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Tennessee law protecting religious adoption agencies upheld

Jewish couple loses challenge to state law over Christian agency’s denial of adoption services


Tennessee law protecting religious adoption agencies upheld

A Tennessee state court recently rejected a claim by a Jewish couple that a January 2020 state law violated their constitutional rights by protecting the right of faith-based adoption and foster-care agencies to work only with those who share their religious beliefs.

The 2-1 ruling by a three-judge Chancery Court panel on June 27 dismissed a lawsuit from Elizabeth and Gabriel Rutan-Ram. They claimed that Greeneville’s Holston United Methodist Home for Children discriminated against them when it declined to conduct a home-study certification for their adoption of a child in Florida. In Tennessee, the Chancery Court is a special three-judge, trial-level court that hears constitutional challenges to state laws and redistricting plans, among other significant matters.

In the majority opinion, two judges rejected the Rutan-Rams’ claim that they were injured and thus had standing to sue the state. Holston Home declined to work with the couple, said the court, but the state provided the necessary training and home study, allowing the couple to adopt.

“Because the couple has received the very services they claim they were previously denied, the Panel Majority … concludes that any issue related to denial of services is not capable of the prospective relief the plaintiffs seek and is now moot,” the majority opinion stated. Dissenting Chancellor Ellen Hobbs Lyle disagreed and wrote that the barriers the couple faced as foster parents—and may continue to face in future placements—were sufficient to give them standing.

Holston Home has been subject to multiple attacks because of its religious beliefs. Some have challenged the historic agency’s adherence to its religious faith as a form of anti-Semitism. One United Methodist pastor even said that his Bristol, Tenn., church would stop taking donations for Holston Home because of what he contended was discrimination against the Jewish and LGBTQ communities. Yet the court rejected claims by the couple that the law injured them by stigmatizing them because of their Jewish beliefs. The majority concluded that the state law “does not single out people of the Jewish faith as a disfavored, innately inferior group.”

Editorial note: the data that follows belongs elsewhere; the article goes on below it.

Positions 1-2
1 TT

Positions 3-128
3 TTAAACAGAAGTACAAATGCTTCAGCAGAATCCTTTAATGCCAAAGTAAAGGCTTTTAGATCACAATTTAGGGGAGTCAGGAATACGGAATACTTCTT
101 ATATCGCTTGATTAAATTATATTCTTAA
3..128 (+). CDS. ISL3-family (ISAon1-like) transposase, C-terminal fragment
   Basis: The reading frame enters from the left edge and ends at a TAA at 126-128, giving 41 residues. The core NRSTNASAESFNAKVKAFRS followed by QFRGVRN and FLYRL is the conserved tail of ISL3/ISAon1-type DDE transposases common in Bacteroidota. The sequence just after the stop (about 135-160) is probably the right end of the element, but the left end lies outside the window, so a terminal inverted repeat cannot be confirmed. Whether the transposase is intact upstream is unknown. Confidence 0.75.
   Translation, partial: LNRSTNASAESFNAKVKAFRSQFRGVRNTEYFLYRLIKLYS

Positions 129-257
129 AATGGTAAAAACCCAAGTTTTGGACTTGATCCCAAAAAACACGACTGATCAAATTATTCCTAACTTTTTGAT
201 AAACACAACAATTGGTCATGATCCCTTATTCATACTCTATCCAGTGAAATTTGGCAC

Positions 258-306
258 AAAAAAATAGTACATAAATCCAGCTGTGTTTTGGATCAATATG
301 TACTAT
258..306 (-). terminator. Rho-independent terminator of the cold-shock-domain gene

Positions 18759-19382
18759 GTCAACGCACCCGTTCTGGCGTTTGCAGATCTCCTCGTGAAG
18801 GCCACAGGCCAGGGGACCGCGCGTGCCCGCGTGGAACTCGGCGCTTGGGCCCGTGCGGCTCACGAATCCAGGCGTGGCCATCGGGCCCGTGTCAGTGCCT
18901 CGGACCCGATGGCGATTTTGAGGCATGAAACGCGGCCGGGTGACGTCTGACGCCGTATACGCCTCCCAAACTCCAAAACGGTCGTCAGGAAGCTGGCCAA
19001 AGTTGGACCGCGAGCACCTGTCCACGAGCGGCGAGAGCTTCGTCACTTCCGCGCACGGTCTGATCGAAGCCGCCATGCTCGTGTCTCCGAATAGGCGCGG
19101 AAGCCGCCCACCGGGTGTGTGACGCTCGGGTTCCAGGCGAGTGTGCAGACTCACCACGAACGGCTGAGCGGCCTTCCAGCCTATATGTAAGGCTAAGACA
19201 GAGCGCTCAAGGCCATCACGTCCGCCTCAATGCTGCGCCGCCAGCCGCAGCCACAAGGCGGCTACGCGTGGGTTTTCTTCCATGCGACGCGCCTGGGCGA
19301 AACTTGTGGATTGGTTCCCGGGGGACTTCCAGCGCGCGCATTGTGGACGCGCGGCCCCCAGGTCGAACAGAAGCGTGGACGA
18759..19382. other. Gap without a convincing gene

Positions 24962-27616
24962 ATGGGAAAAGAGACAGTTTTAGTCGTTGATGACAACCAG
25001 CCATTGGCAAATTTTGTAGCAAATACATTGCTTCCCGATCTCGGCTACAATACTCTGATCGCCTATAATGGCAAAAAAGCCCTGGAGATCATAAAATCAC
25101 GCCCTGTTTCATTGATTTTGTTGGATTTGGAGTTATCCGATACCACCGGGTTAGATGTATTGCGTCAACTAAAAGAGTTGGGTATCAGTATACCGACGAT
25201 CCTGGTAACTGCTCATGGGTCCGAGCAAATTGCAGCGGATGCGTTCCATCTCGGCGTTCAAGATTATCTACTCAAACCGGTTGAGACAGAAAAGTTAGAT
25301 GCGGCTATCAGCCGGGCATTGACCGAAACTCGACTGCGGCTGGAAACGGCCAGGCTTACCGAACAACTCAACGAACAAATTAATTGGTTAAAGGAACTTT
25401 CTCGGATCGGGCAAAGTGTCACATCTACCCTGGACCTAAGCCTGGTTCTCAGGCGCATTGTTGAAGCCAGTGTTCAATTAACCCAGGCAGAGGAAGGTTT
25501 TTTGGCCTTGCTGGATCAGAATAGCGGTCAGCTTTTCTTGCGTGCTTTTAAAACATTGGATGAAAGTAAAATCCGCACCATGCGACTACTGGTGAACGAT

Bradley Williams, Holston Home’s president and CEO, declined to comment on the ruling, noting that the ministry was not a party to the lawsuit. Yet Williams did tell me in January, when the lawsuit was filed, “It is vital that Holston Home, as a religious organization, remains free to continue placing at-risk children in loving, Christian families, according to our deeply held beliefs.”

With the assistance of Alliance Defending Freedom, Holston Home sued the Biden administration in December 2021 over a proposed rule that requires recipients of federal foster care funds to place children with families without regard to sexual orientation or gender identity. The case is pending in federal court.

Last month’s ruling in the Tennessee court built on a June 2021 decision by a unanimous Supreme Court in Fulton v. City of Philadelphia In that case,  the court protected the right of Catholic Social Services to make foster child placements and adoptions in accordance with its Biblical beliefs on marriage and sexuality. The court concluded that since the city could exempt child placement agencies from nondiscrimination requirements on an individual basis, it could not deny an exemption on religious grounds.

The effect of the ruling was immediate. Within a month, Kentucky Gov. Andy Beshear changed course, agreeing to renew the state’s license with Baptist-affiliated Sunrise Children’s Services to provide foster care after threatening to withhold approval over the agency’s refusal to place children with same-sex couples.

Then in February of this year, Michigan authorities also settled a long-running dispute with Lansing-based St. Vincent Catholic Charities over the same issue. A month later, the state settled a lawsuit by Grand Rapids–based West Michigan Catholic Services, conceding that it would violate the First Amendment to take any adverse action against the ministry because it prioritized placing foster and adoptive children in homes with a married mother and father.

Americans United for Separation of Church and State, which represented the Tennessee couple, indicated it will appeal last month’s ruling upholding the Tennessee law.

Steve West

Steve is a reporter for WORLD. A graduate of World Journalism Institute, he worked for 34 years as a federal prosecutor in Raleigh, N.C., where he resides with his wife.



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